We were thrilled to see that students overwhelmingly described their involvement in experiential learning activities as positive - generally describing their experiences as both challenging and rewarding.
Student word cloud of two-word responses describing a grant-impacted course (n = 1,622). The larger the word, the more often it was mentioned.
For another perspective, students also provided a tweet-length summary of their course experience. To encapsulate students’ responses to this question, we conducted a lexicon-based sentiment analysis.
When grouped by course, out of the 1,368 students who answered this question, 79% (1,078 students) wrote tweets that were classified as positive, while another 14% (192 students) wrote neutral tweets, often describing course content without providing a value judgment.
Additionally, 80% of surveyed students rated their grant-impacted course as good or excellent and would recommend it to other students.
It's perhaps no surprise that all of the instructors rated their course highly and would recommend it to others. ;-)
The percentage of students (in red) and instructors (in gray) that rated their grant-impacted course as good or excellent and that would recommend the course to others.


Many grant-funded projects were scalable approaches and ideas that could be applied to other contexts and disciplines.

Through the selected examples of scalable ideas shown below, we can see that UMD students:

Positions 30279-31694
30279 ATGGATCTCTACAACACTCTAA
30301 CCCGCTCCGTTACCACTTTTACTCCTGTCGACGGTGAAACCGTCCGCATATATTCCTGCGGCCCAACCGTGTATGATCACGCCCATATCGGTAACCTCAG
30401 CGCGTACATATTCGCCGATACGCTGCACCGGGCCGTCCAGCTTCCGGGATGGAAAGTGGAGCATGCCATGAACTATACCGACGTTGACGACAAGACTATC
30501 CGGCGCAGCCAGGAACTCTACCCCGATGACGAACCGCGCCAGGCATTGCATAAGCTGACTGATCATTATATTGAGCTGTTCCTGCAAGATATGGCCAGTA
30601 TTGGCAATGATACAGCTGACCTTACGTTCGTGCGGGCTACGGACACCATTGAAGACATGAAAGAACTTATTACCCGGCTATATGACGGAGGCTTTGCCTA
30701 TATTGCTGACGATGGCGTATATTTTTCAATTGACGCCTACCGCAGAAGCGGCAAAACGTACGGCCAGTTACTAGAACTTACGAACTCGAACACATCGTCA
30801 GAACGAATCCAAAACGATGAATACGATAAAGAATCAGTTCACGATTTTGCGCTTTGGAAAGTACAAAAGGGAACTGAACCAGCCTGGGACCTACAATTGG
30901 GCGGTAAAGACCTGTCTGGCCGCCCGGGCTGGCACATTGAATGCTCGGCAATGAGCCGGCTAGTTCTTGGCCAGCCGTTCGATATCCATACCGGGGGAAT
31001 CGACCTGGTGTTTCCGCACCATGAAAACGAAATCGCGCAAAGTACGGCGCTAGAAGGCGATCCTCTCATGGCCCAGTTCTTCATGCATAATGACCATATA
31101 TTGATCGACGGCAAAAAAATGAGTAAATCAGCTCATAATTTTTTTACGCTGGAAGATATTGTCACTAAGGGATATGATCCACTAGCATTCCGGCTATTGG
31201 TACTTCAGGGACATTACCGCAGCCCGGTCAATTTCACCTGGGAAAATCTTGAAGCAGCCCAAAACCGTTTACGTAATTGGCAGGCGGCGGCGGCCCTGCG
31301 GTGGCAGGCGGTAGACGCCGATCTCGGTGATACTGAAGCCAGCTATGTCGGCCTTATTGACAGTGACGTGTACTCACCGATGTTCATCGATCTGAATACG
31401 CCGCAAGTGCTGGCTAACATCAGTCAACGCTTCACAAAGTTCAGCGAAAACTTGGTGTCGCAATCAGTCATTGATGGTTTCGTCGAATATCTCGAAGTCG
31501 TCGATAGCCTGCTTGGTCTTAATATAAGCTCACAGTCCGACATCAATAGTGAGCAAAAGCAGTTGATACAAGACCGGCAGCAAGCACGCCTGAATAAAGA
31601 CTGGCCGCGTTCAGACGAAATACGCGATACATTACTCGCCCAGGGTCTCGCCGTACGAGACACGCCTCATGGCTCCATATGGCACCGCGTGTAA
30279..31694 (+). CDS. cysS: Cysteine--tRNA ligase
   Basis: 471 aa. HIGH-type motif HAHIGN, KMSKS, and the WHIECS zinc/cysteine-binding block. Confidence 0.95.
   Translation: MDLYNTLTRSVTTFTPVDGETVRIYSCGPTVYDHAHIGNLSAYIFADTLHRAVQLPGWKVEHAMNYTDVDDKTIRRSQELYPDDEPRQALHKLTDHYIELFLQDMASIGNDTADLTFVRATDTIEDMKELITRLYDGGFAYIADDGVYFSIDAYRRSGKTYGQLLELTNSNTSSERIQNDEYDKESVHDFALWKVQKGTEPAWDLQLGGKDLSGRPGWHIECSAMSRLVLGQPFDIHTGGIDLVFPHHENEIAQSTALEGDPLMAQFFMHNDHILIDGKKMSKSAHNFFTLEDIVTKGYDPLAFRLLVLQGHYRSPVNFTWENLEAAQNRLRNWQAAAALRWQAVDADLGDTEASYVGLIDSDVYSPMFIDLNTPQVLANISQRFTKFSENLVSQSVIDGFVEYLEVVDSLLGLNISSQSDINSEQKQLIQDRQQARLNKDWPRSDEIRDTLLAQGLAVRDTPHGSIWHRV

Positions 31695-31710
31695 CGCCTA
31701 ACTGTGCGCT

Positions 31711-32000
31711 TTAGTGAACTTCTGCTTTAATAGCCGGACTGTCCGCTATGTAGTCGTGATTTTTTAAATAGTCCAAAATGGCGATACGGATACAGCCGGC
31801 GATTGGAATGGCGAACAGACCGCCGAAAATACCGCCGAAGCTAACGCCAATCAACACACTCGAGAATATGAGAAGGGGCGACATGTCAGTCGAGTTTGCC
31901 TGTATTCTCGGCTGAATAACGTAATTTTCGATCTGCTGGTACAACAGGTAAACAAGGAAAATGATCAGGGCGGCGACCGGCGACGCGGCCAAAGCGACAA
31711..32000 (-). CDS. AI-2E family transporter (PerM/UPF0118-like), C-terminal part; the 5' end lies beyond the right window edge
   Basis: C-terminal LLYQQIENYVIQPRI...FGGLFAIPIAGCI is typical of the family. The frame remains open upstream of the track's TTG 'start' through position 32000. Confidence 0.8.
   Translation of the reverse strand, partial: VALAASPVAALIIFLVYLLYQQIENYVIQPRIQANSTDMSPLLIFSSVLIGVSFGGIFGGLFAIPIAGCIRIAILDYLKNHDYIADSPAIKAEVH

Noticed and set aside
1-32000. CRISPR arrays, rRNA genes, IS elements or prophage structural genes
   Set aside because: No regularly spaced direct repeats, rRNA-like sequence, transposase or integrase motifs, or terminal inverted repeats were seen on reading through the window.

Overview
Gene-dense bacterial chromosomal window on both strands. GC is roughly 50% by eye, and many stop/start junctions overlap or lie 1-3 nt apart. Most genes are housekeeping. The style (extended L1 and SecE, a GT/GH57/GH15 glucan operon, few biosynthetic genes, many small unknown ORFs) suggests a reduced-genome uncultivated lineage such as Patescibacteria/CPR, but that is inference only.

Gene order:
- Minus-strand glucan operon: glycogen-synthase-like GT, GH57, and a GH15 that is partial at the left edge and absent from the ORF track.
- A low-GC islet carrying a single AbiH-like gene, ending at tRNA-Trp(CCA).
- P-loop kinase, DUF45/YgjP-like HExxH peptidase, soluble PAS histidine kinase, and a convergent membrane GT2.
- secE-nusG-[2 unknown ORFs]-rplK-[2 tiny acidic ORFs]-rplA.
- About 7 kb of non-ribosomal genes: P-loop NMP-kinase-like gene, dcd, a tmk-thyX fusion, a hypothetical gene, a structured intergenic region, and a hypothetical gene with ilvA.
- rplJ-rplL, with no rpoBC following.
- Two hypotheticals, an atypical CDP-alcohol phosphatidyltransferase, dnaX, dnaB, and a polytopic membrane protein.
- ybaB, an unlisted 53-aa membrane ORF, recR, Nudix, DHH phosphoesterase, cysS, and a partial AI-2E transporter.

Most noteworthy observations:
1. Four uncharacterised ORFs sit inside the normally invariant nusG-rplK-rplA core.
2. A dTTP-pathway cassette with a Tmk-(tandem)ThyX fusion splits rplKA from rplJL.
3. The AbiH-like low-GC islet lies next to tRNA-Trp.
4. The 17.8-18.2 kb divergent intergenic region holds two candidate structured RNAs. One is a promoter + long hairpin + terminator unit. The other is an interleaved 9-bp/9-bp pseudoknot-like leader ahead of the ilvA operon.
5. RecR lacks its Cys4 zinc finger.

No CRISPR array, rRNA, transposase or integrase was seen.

Challenged institutional and structural racism through art and technology-enhanced experiential projects, with a curriculum designed to be utilized across multiple courses. (PI: Neel Ahuja, ARHU)

Connected academic content to real-world experiences, advancing their awareness of, perspectives on, and engagement with social (in)justice in 5 schools and departments. (PI: Ross Lewin, International Affairs)

Engaged in a pilot program and received a microcredential in creating intergroup dialogues focused on DEIJ (Diversity, Equity, Inclusion, and Justice) that can be implemented beyond the initial three living-learning programs. (PI: Cynthia Stevens, UGST)

Trained to be mental health leaders on campus and in communities. This program has been widely publicized and other universities have inquired for information on replication. (PI: Amy Morgan, SPHL)

Gained a deeper understanding of the quantum realm through an active-learning plus assessment approach in PHYS401. (PI: Carter Hall, CMNS)